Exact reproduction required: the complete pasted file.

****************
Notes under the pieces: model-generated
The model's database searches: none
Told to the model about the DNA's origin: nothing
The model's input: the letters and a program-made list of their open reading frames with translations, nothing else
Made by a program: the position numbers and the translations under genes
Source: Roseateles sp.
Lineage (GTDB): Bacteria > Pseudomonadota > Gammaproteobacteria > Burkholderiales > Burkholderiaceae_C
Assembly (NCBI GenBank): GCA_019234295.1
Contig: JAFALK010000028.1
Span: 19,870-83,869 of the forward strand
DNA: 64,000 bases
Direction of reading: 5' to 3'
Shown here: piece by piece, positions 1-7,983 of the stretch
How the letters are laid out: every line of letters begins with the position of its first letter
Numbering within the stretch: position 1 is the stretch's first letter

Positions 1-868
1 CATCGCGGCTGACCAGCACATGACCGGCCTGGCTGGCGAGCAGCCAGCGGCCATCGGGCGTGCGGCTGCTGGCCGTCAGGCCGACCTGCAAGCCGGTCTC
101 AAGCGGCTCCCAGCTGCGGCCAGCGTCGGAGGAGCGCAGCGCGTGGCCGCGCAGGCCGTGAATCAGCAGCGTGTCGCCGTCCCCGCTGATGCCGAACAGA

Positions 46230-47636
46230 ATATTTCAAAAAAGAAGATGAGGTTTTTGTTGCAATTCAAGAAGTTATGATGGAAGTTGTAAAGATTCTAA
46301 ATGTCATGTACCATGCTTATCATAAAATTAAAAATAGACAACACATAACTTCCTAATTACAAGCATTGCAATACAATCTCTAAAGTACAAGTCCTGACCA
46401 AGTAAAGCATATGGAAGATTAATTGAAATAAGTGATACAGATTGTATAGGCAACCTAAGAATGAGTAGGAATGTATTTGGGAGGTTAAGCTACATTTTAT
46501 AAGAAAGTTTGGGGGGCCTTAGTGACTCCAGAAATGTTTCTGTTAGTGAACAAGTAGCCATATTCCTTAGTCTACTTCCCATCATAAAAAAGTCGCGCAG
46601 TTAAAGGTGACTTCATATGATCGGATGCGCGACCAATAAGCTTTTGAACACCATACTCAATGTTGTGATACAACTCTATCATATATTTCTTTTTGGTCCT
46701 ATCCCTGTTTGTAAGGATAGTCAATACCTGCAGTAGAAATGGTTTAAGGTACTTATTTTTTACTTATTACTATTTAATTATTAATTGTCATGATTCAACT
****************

Notes under the pieces: model-generated
The model's database searches: none
Told to the model about the DNA's origin: nothing
The model's input: the letters and a program-made list of their open reading frames with translations, nothing else
Made by a program: the position numbers and the translations under genes
Source: Roseateles sp.
Lineage (GTDB): Bacteria > Pseudomonadota > Gammaproteobacteria > Burkholderiales > Burkholderiaceae_C
Assembly (NCBI GenBank): GCA_019234295.1
Contig: JAFALK010000028.1
Span: 19,870-83,869 of the forward strand
DNA: 64,000 bases
Direction of reading: 5' to 3'
Shown here: piece by piece, positions 1-7,983 of the stretch
How the letters are laid out: every line of letters begins with the position of its first letter
Numbering within the stretch: position 1 is the stretch's first letter

Positions 1-868
1 CATCGCGGCTGACCAGCACATGACCGGCCTGGCTGGCGAGCAGCCAGCGGCCATCGGGCGTGCGGCTGCTGGCCGTCAGGCCGACCTGCAAGCCGGTCTC
101 AAGCGGCTCCCAGCTGCGGCCAGCGTCGGAGGAGCGCAGCGCGTGGCCGCGCAGGCCGTGAATCAGCAGCGTGTCGCCGTCCCCGCTGATGCCGAACAGA

Positions 46230-47636
46230 ATATTTCAAAAAAGAAGATGAGGTTTTTGTTGCAATTCAAGAAGTTATGATGGAAGTTGTAAAGATTCTAA
46301 ATGTCATGTACCATGCTTATCATAAAATTAAAAATAGACAACACATAACTTCCTAATTACAAGCATTGCAATACAATCTCTAAAGTACAAGTCCTGACCA
46401 AGTAAAGCATATGGAAGATTAATTGAAATAAGTGATACAGATTGTATAGGCAACCTAAGAATGAGTAGGAATGTATTTGGGAGGTTAAGCTACATTTTAT
46501 AAGAAAGTTTGGGGGGCCTTAGTGACTCCAGAAATGTTTCTGTTAGTGAACAAGTAGCCATATTCCTTAGTCTACTTCCCATCATAAAAAAGTCGCGCAG
46601 TTAAAGGTGACTTCATATGATCGGATGCGCGACCAATAAGCTTTTGAACACCATACTCAATGTTGTGATACAACTCTATCATATATTTCTTTTTGGTCCT
46701 ATCCCTGTTTGTAAGGATAGTCAATACCTGCAGTAGAAATGGTTTAAGGTACTTATTTTTTACTTATTACTATTTAATTATTAATTGTCATGATTCAACT